The word “love” is in the word Revolution. Backwards, but it’s there. I kind of like that.

Love really is all you need.

Why I Said Goodbye to Facebook

I remember creating my Facebook account. It was 2005 and I was in my last semester of college at NCSU. (I totally remember feeling like I was cheating on my My Space page when I joined. Didn’t we all?)

When it first came out, Facebook wouldn’t even let you create an account unless you had a college email address. It was different. Somewhat exclusive. And everyone was doing it.

Jumping on the wagon back then in my life never seemed like a hard thing to do. So this was just one more thing to jump into.

It’s crazy to think that was 14 years ago.

It’s crazy to think how many minutes, hours, days, weeks, and months of my life have been spent on Facebook.

Most of the time, I would post without scrolling. I was never much of a comment troll, and especially over the last two years, I would only post encouraging words and pics of my kids.

Much like many of us, during times of political change or when the media was trying to distract us with more bad news, my heart would literally break at all of the meanness, judgement, debating and downright ugly behavior from many of my “friends”.

I had over 1,500 of them. How did that happen? I’d often tell myself I was going to purge the list but never made the time.

I’d often hide the feeds of people on my friends list. People who complained too much, posted vulgarities and were unkind to others weren’t hard for me to remove from my feed. My heart couldn’t take it.

But the most painful part of Facebook for me, that led to my decision to leave, was the comparison trap. Almost without fail, each time I’d open the app, the first post I would see was another mama, sharing a moment with her kids. Or sharing a story about her life. While I’d often smile as I celebrated with them, I’d often end up thinking she was a better mom than me, or that her life seemed more put together than mine. I’d find myself judging them for only putting their best face on social media and wondered if what we were seeing was a true depiction of their life. I think this was easy to do because I know in my own life, it was always easier to post something good like a trip to the science center, rather than being vulnerable enough to share about the spanking I just gave my kid.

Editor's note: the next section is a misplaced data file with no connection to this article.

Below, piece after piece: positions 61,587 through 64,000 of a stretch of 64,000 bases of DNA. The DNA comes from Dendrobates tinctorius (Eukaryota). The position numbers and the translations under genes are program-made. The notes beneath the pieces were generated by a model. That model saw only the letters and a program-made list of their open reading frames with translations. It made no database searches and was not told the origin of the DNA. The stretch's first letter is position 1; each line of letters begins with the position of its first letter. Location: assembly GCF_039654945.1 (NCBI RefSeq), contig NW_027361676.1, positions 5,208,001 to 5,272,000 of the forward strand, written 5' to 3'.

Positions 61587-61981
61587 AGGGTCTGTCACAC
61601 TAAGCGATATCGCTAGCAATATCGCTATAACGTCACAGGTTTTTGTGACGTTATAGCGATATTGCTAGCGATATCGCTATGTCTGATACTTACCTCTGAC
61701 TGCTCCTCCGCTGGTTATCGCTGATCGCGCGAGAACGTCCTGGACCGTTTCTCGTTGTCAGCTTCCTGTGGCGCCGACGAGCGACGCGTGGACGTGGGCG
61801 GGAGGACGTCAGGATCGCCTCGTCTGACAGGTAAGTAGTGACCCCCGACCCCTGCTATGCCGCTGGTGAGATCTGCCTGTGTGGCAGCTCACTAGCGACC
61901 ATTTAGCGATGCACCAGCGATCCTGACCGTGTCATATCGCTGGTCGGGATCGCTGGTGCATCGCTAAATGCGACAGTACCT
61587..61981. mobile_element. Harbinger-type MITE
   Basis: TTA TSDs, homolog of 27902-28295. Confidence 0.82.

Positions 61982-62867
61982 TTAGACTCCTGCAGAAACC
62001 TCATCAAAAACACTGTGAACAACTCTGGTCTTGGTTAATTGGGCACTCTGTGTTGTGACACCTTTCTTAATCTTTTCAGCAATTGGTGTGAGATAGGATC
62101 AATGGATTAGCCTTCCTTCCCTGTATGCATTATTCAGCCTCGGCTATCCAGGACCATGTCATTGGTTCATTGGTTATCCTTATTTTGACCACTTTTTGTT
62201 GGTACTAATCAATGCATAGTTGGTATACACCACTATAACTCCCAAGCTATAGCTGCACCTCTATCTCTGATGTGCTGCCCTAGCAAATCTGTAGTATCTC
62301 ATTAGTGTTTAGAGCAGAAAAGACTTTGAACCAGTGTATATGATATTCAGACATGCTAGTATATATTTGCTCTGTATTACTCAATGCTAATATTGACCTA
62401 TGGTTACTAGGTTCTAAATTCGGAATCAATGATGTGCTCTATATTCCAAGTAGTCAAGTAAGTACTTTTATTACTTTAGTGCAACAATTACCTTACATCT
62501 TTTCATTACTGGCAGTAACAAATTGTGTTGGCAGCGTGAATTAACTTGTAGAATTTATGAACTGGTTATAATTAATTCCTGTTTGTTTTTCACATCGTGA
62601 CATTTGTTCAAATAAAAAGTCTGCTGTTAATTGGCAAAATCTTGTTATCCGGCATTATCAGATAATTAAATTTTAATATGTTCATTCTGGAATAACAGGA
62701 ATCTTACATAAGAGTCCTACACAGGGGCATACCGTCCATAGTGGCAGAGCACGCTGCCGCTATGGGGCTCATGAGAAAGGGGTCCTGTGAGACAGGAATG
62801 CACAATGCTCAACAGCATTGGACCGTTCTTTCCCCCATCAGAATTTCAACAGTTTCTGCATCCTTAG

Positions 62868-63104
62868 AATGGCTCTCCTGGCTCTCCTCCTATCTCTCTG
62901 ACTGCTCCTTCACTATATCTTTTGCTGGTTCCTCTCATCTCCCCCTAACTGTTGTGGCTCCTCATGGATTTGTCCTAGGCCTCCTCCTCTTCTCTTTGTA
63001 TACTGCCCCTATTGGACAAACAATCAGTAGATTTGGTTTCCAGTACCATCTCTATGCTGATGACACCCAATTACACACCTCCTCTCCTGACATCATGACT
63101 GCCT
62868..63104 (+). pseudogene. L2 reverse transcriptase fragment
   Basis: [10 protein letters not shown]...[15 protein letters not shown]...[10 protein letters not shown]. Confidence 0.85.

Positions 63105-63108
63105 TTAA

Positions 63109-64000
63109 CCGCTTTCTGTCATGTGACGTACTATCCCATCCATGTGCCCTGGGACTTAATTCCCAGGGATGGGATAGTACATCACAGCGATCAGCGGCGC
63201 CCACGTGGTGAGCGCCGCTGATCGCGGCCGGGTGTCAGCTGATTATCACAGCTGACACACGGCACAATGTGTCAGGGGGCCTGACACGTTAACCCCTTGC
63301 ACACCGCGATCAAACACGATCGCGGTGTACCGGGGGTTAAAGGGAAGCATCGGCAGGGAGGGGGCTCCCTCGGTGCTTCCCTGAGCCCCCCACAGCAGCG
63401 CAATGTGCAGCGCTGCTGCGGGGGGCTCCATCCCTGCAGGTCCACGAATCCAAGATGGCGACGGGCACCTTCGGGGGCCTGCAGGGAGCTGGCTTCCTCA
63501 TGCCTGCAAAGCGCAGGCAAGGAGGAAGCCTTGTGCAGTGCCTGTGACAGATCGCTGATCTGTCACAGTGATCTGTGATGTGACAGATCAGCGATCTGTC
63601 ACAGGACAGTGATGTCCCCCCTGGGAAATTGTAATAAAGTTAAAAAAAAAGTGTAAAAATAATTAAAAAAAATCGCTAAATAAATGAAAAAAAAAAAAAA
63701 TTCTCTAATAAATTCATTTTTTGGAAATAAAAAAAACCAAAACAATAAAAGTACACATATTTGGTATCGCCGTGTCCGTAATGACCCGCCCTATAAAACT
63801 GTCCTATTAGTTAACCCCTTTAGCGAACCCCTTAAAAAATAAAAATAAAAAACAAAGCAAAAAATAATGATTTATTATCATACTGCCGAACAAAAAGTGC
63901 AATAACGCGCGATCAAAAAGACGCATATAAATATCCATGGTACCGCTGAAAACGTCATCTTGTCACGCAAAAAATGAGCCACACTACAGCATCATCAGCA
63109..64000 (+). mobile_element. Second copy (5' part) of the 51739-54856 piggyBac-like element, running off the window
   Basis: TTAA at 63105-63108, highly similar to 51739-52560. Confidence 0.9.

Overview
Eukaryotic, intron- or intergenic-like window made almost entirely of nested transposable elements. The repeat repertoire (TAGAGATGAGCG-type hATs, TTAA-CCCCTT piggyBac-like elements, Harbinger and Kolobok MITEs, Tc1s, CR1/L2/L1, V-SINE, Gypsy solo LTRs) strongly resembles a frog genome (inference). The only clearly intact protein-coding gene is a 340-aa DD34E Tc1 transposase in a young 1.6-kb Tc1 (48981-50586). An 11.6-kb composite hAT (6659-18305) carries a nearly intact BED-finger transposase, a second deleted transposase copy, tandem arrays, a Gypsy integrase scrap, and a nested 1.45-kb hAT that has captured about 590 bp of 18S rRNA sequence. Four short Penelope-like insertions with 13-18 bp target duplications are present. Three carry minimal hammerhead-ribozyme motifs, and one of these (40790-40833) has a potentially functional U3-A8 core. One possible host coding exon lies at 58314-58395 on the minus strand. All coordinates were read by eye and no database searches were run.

On the morning I made the decision to cut the proverbial cord with my 14-year friend Facebook, I was sitting in my car outside of my office. I’d been on a social media sabbatical for almost 30 days and had shared a new blog post the night before. I made the quick decision to log into FB to read any comments that had been posted (ridiculous, I know. But keep reading, God dealt with me in that area).

I opened my account and there it was. A post from a good friend sharing an experience she’d had with her daughter. As I read the post, I immediately became envious. Criticizing. Judgmental. It was as if I was having an out-of-body experience as I became aware of how I was feeling, and how quickly it happened. I threw down my phone and began to pray. Within seconds, I sensed the Holy Spirit show me exactly what I needed to do. “You’d better go ahead and delete Facebook, you don’t need that in your life.

I didn’t want to judge my friends. I didn’t want to be envious of their lives. I didn’t want to sell myself short as a human and a mother and an employee and a wife and a friend by comparing someone else’s life to my own.

I didn’t want to take the chance anymore of seeing someone else’s “best” when I was at my potential worst.

And further, God showed me how ridiculous it was to desire validation and an adrenaline rush through comments and reactions on social media. Your validation in this world doesn’t come from these people, Candice. It comes from ME.

Vulnerability is sort of my thing. I’ve never been one to wear a mask and inauthentic people in my life are a challenge to be around and an even bigger challenge to love well.